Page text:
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Moscow decries Germany’s 'ill-thought-out’ move after Berlin closes Russian consulates

One Russian consulate general as well as the Russian embassy in Berlin will continue to operate. (Getty Images file photo)

Berlin has closed four of Russia’s five consulates in Germany as bilateral ties between the two countries have hit a new low over the Ukraine war. Moscow has denounced the decision as an "ill-thought-out" move and vowed a response.

On Wednesday, the German foreign ministry said that it has decided to drastically reduce Russia’s diplomatic presence on the country's soil and told the Kremlin to close four of the five currently operating Russian consulates in the country by November.

The decision "was communicated to the Russian foreign ministry today," said German Foreign Ministry spokesperson Christofer Burger at a press conference, adding that the move came after Moscow put a limit of 350 on the number of German government personnel allowed in Russia.

"Therefore, we have decided to withdraw the operating license of 4 of the 5 (Russian) consulates general operating in Germany," he said, emphasizing that "the Russian government has taken a step aimed at escalating tensions."

"This unjustified decision forces the government to make very substantial cuts in all areas of its presence in Russia," Burger added,

Russia slams 'provocative actions'

Russia slammed Germany’s decision to reduce Russian diplomatic presence on its soil and vowed a proper response to Berlin’s "ill-thought-out" provocation. 

"There should be no doubt in Berlin that these ill-thought-out provocative actions will not remain without our proper reaction," the Russian foreign ministry said.

Relations between Germany and Russia have been very strained for months over Berlin's military support for Ukraine.

Russia's order to reduce German presence on its soil means that hundreds of civil servants and local employees working for German institutions in the Russian Federation will have to leave the country.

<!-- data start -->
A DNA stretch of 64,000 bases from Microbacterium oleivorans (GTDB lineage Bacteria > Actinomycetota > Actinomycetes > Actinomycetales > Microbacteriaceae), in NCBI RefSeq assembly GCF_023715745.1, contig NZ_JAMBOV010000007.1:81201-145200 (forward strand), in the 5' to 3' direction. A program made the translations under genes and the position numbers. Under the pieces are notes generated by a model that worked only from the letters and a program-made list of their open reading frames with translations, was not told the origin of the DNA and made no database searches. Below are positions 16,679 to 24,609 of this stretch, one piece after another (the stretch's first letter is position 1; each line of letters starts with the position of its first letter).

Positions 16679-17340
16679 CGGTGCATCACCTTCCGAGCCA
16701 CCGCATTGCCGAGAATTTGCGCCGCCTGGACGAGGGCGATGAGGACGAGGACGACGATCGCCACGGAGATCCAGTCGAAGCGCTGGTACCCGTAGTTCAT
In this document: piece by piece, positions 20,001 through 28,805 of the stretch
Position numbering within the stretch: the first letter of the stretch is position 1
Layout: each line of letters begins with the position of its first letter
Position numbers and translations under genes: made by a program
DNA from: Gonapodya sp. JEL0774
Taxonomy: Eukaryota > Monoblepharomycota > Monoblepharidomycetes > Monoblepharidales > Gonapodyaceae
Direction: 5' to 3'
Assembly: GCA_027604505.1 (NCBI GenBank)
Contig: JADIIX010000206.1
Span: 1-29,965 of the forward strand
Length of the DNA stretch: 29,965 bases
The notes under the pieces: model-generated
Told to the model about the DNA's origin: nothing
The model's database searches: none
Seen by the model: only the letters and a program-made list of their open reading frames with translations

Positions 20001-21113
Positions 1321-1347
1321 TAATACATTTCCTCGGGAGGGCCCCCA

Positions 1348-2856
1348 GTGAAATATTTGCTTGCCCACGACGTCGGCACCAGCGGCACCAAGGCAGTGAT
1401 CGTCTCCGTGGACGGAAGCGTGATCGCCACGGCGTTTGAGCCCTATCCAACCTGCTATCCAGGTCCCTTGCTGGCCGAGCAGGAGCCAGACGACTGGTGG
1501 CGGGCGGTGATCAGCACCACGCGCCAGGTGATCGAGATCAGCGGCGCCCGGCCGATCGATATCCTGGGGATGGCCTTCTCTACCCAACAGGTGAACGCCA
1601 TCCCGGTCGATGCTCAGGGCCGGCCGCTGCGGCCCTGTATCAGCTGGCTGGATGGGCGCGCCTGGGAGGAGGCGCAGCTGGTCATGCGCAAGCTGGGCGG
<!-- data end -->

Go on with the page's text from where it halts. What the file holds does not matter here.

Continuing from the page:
According to Burger, Moscow's decision would include closing the German consulates in Kaliningrad, Yekaterinburg and Novosibirsk, with operations to be significantly limited and discontinued by November.

However, Germany's embassy in the capital Moscow and its consulate in Saint Petersburg will not be affected.

"For the Russian presence in Germany, our decisions apply reciprocally... in order to ensure a balance of the mutual presences both in terms of personnel and structure," Burger further said.

The Kremlin slammed Berlin's move as "ill thought out", vowing a response.

"There should be no doubt in Berlin that these ill-thought-out provocative actions will not remain without our proper reaction," said the Russian foreign ministry in a statement, without providing further details.

Back in April, Berlin expelled several Russian diplomats "to reduce the presence of intelligence services", prompting a retaliatory response from Moscow, which expelled around 20 German embassy staff.

Earlier in May, Berlin announced plans to ship a massive package of weaponry for Ukraine worth 2.7 billion euros in its latest bid to further fuel the US-led war effort against Russia.

Berlin’s arms package for Kiev includes 20 Marder infantry fighting vehicles, 30 Leopard 1 tank, 15 Gepard anti-aircraft tanks, 200 reconnaissance drones, four additional Iris-T anti-aircraft systems including ammunition, additional artillery ammunition and more than 200 armored combat and logistics vehicles.

Germany, along with the United States, has served as one of the biggest suppliers of weaponry to Ukrainian military.

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